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Milk quality mindset

By Staff | Dec 17, 2010

To lower somatic cell counts, it’s important to determine how many problem cows are present in a dairy herd, says Dr. Leo Timms, an Iowa State University Extension dairy specialist who spoke at a recent milk quality workshop at Mark and Lori Janssen’s 100-cow dairy near Gilmore City.

GILMORE CITY -Ask dairy producers what milk quality means to them and they might list consumer trust, healthier cows, higher quality food products and more money.

All are correct, said Dr. Leo Timms, an Iowa State University Extension dairy specialist, who noted that these factors lead to one key question – how should a producer decide what a problem cow is?

“Since the No. 1 goal is to have healthy animals that produce more milk, you need to know what your somatic cell count balance looks like,” said Timms, who spoke at a recent ISU Extension milk quality workshop at Mark and Lori Janssen’s 100-cow dairy near Gilmore City. “It doesn’t matter what your averages are.”

It’s important to determine how many problem cows are present in the herd.

During periodic checks every few weeks, it’s also important to assess whether the problem cows are the same ones from the last evaluation, or whether they are new ones.

Farmers toured the Mark and Lori Janssen 100-cow dairy operation near Gilmore City during a milk quality workshop on Dec. 9. Mark Janssen, center in gray jacket, answered questions and shared strategies that have worked well on his farm.

“If you can keep your new infection rate under 8 percent, your herd is doing pretty well,” said Dr. Ed Kreykes, a veterinarian from Sanborn who spoke at the field day.

If SCC levels are high, determine if an infection is present, added Timms, who noted that there are a variety of ways to take a culture.

“While bulk tank cultures can show if infection is present, they can’t pinpoint the number of cows that are infected, which animals are infected, and whether these animals are spreading the infection. That’s why I’m still an advocate of individual cultures.”

The environment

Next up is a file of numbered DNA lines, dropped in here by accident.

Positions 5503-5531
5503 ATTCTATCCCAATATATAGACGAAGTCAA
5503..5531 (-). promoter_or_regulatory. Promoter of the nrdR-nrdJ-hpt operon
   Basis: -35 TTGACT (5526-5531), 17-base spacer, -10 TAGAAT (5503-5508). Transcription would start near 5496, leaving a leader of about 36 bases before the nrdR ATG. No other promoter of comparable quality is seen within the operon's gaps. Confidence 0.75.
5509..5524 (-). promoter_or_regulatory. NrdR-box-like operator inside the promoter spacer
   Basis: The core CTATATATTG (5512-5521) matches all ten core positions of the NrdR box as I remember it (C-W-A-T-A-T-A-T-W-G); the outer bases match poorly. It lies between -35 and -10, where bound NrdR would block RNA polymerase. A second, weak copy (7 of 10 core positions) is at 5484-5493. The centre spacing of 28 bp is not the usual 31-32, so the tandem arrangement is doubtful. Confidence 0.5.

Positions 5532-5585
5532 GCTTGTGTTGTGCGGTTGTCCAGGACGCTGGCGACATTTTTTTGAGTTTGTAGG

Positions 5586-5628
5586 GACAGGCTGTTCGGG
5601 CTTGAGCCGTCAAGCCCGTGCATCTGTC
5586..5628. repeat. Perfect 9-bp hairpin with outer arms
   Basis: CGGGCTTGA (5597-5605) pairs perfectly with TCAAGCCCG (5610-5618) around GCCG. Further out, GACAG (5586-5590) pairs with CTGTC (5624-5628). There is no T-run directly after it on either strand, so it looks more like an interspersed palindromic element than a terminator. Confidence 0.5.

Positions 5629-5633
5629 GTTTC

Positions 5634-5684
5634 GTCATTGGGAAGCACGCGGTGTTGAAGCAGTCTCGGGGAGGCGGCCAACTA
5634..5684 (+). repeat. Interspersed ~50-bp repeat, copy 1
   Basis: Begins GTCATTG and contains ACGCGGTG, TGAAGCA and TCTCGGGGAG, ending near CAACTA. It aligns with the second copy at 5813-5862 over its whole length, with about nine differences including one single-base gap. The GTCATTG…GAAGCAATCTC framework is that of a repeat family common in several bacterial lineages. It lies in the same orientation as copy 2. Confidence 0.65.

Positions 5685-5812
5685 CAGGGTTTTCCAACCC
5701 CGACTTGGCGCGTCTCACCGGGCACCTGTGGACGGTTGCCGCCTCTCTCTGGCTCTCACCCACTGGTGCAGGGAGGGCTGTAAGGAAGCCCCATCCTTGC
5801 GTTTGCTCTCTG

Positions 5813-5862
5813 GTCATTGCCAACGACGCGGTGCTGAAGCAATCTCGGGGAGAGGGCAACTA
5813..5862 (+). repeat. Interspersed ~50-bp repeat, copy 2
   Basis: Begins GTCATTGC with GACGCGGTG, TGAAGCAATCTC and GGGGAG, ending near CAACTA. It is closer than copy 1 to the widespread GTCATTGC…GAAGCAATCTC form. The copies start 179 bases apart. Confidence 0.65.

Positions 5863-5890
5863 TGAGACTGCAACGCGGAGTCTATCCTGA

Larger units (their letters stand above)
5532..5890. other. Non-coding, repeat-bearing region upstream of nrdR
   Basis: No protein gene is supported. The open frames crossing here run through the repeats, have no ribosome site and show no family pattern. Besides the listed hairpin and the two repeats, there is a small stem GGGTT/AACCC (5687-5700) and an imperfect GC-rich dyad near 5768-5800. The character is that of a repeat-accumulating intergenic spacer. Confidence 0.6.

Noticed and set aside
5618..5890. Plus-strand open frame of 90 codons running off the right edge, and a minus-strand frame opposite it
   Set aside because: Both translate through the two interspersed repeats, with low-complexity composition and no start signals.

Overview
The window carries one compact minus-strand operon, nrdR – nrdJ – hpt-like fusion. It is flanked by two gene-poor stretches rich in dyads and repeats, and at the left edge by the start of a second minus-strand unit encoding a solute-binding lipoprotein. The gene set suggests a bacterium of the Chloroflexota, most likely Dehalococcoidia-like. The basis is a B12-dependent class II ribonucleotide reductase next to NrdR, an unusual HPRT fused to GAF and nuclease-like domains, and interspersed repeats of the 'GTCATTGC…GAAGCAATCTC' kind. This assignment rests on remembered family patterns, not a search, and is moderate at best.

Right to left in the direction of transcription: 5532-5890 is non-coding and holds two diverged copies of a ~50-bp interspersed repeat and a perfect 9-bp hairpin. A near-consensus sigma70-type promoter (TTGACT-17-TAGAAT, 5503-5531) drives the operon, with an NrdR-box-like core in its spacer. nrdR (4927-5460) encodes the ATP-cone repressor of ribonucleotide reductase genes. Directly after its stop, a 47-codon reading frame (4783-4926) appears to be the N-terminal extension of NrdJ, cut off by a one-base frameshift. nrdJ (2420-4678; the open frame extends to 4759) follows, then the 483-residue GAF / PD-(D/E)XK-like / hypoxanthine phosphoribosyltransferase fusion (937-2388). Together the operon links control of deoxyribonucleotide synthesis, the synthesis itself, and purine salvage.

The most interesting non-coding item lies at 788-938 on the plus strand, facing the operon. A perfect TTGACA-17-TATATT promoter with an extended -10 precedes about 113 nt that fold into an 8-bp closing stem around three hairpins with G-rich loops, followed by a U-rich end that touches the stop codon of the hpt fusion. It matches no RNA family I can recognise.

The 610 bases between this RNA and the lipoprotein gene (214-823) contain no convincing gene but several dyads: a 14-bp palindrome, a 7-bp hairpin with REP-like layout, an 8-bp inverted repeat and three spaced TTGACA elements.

While many farmers think about mastitis control when tackling an SCC problem, other aspects of dairy management need to be considered.

The California Mastitis Test is "inexpensive insurance" for a dairy operation, said Dr.. Leo Timms, an ISU Extension dairy specialist. He's showing a test sample to dairy producers at the Dec. 9 workshop.

“Irritation or infection makes a cow’s cell count go up and that means there’s a germ involved,” said Timms, who noted that operators of well-managed herds strive to keep SCC levels under 200,000 cells per mililiter.

“The goal is to lower the number of germs. What factors will allow the cow get more germs on her and what things will stress her and make her more vulnerable to infection?”

To answer these questions, he recommneded a series of management techniques including:

  • Air quality. Ensure that air flow levels and ventilation systems are working properly and are correctly designed for the barn.
  • Bunk nutrition. Providing sufficient feed space for each cow can go a long way towards reducing the stress levels of a herd.

A herd with lower stress levels will have better immune function, said Kreykes.

He added that ample supplies of clean water are also critical.

Dr. Ed Kreykes, a veterinarian from Sanborn, discussed the ABCs of dairy management, including air quality, bunk space and cow comfort.

Contact Darcy Dougherty Maulsby by e-mail at yettergirl@yahoo.com.

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